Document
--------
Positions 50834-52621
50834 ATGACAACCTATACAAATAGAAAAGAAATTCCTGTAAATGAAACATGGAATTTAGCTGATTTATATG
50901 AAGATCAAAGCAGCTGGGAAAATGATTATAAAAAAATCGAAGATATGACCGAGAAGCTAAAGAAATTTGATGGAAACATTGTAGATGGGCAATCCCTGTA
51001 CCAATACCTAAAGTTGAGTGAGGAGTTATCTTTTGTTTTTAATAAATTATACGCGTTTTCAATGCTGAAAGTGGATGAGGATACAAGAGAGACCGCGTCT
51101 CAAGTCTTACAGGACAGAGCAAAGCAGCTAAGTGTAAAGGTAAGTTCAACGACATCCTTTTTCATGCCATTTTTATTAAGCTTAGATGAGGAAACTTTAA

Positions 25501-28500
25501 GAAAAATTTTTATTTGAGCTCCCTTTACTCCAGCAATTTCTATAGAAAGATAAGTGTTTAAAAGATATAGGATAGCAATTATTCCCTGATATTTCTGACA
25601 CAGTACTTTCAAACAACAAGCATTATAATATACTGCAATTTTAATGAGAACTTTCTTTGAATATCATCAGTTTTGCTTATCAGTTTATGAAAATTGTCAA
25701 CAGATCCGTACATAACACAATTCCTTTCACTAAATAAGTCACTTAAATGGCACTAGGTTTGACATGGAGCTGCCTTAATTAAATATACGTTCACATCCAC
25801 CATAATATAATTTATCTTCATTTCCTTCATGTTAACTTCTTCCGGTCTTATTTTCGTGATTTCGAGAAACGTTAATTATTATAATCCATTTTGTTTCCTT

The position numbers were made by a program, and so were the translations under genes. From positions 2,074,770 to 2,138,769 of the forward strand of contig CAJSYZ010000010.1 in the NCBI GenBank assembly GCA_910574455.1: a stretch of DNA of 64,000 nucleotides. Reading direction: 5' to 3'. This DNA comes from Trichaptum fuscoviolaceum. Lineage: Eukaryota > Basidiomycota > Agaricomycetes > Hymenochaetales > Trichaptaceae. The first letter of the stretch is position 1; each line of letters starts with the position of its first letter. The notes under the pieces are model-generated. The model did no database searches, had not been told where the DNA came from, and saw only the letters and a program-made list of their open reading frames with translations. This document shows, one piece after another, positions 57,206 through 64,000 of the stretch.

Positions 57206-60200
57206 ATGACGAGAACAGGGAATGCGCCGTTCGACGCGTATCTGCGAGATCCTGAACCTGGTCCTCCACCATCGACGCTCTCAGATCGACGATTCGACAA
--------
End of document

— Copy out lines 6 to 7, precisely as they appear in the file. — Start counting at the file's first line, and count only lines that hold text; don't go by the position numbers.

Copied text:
Positions 25501-28500
25501 GAAAAATTTTTATTTGAGCTCCCTTTACTCCAGCAATTTCTATAGAAAGATAAGTGTTTAAAAGATATAGGATAGCAATTATTCCCTGATATTTCTGACA